Stan threw two hinged metal frames with an attached head strap on the table.

“Do you know what this is?” he asked.

“No,” said Dr. Baird.

“This is a Whitehead gag,” said Stan. “It wraps around the front of your head and the parts that are bent fit between your front teeth. When we spread them apart, the frames separate your jaw, holding your mouth open. We can keep it wide open with that ratchet mechanism on each side of the frame.”

Dr. Baird didn’t say a word.

Stan tossed a pair of needle nose pliers on the table.

“Do you know what those are?”

“Yes,” said Dr. Baird.

“Do you know what I’m planning on doing?”

“Yes, I think so.”

“Are you going to tell me what I want to know?”

“Yes.”

“Spill it.”

“I was paid to brainwash Jackson Pollack into committing suicide.”

There was a slight stop in the room, but Stan knew enough to keep the line going on the base paths.

“How much were you paid?” he quickly asked.

“Three hundred and fifty thousand dollars.”

Bettina puckered up a whistle of surprise.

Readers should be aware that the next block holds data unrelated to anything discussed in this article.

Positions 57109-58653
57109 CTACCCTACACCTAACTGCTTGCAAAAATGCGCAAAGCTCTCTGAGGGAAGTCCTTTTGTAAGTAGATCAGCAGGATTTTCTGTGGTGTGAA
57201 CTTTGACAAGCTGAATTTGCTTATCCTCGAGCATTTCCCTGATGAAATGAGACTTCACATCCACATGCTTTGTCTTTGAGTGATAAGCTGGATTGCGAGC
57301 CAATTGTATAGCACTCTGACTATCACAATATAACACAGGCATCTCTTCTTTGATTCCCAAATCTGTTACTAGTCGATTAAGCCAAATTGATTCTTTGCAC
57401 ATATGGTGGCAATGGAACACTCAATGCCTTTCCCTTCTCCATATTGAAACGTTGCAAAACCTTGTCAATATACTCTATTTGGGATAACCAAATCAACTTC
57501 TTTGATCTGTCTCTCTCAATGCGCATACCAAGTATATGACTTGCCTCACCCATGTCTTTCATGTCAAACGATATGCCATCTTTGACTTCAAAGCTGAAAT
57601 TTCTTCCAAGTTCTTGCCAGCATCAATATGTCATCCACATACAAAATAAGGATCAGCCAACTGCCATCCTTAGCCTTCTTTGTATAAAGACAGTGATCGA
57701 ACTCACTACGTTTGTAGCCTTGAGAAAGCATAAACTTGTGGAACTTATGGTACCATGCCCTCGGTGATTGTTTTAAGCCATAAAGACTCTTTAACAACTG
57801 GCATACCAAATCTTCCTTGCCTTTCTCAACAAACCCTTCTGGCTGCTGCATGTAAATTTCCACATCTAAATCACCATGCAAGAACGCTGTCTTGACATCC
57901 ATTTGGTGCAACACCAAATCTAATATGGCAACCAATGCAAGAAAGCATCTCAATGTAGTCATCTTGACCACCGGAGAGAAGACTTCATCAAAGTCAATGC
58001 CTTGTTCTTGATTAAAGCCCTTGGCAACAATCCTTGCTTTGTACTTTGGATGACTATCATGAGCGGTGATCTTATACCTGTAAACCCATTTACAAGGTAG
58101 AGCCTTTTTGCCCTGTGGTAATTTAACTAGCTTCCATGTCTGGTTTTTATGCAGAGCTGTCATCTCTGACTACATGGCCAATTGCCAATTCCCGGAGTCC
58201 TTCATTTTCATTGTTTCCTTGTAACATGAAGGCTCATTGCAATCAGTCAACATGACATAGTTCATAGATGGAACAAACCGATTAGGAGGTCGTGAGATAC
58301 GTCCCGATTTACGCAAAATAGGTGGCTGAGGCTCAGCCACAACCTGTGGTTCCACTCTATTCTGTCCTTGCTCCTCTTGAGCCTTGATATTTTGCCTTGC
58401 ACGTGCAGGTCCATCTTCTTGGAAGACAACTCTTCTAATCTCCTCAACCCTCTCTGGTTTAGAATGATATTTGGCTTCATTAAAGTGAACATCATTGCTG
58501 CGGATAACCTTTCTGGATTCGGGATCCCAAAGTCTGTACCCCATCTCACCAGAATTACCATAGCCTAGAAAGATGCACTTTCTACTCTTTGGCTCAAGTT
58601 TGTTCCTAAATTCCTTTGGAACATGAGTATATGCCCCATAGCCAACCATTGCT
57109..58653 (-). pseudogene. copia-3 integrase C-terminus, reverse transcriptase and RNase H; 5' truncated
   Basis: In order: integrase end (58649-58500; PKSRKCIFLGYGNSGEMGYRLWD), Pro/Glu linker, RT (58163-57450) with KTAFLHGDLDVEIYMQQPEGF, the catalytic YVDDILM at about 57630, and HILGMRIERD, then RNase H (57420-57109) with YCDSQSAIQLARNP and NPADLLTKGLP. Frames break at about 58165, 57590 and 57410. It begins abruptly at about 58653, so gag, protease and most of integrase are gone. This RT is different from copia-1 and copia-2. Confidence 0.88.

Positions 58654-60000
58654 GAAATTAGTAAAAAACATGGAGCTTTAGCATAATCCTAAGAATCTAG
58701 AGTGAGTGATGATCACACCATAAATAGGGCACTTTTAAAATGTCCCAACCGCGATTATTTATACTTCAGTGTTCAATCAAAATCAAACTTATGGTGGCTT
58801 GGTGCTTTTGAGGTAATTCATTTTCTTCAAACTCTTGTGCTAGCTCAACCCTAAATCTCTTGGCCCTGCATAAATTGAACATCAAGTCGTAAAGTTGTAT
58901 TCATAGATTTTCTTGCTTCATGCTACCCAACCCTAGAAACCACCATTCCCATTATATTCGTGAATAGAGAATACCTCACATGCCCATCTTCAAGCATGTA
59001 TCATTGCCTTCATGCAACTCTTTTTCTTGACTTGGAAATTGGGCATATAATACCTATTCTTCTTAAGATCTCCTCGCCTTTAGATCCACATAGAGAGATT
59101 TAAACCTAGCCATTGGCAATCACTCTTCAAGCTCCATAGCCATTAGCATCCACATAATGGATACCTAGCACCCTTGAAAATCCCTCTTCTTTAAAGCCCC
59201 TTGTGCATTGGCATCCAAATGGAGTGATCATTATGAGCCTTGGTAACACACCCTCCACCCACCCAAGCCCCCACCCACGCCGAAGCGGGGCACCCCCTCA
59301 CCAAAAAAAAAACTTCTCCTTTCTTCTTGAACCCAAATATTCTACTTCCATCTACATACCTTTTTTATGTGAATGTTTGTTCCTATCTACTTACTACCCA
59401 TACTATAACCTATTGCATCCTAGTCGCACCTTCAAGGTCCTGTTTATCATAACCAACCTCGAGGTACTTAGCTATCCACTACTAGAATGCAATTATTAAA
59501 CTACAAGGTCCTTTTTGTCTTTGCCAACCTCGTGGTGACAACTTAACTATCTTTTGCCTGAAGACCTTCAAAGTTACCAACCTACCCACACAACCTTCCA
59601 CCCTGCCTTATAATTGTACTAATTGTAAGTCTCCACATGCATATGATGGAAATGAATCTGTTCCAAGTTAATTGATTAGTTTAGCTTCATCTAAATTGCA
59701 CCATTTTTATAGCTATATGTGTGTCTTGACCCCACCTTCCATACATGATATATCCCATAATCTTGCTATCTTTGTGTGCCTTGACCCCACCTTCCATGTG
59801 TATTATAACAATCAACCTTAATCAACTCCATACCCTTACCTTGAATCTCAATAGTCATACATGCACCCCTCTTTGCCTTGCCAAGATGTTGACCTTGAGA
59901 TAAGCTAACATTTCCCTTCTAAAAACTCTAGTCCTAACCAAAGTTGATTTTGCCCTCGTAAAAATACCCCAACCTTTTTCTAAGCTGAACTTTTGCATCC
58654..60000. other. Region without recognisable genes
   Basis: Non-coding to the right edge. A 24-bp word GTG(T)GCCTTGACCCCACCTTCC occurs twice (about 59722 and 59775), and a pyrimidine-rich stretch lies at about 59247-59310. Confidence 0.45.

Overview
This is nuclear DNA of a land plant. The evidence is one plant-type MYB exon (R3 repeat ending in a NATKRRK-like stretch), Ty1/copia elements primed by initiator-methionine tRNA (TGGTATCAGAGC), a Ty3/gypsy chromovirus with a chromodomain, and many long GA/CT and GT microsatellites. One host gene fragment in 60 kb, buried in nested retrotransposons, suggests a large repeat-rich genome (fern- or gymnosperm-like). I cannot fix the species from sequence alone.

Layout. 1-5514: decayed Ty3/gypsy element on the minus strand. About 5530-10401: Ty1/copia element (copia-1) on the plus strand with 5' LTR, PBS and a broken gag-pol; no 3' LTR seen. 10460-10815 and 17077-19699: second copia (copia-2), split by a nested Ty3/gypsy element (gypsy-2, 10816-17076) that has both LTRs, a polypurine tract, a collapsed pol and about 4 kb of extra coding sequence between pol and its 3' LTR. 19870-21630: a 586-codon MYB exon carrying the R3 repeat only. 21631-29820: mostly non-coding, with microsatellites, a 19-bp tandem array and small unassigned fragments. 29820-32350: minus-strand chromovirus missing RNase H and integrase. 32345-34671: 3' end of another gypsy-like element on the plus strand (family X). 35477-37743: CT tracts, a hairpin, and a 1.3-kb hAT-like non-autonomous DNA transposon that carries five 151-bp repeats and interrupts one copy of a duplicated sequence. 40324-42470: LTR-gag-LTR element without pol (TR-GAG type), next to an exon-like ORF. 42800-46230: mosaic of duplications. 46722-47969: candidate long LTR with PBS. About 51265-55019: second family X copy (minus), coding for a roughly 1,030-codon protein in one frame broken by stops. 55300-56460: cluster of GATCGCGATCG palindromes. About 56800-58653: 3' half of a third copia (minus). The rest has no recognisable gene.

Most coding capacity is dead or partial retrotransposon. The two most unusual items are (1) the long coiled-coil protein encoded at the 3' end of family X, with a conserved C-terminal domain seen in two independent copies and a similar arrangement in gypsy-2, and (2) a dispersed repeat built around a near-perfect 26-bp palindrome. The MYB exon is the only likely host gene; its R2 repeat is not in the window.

“What did you do with the money?”

“It’s in a Swiss bank account.”

“Who paid you to do that?”

“They never told me who they were.”

“Why did they want Jackson Pollack dead?”

“They never said.”

“You didn’t ask?”

“No.”

“You didn’t care?”

“I need water, a glass of water.”

“No,” said Stan. “Who’s the little man?”

“His name is Tony.”

“Is that his real name?”

“Yes, I think so.”

“What’s his last name?”

Dr. Baird hesitated.

“It’s a secret,” he said quietly.

Stan laughed.

“There are no secrets among friends, doc. “

“I didn’t keep any record of him at the office, not like Pollack, who was my patient before any of that happened later. I was told my life would be in grave danger if I ever revealed anything about Tony.”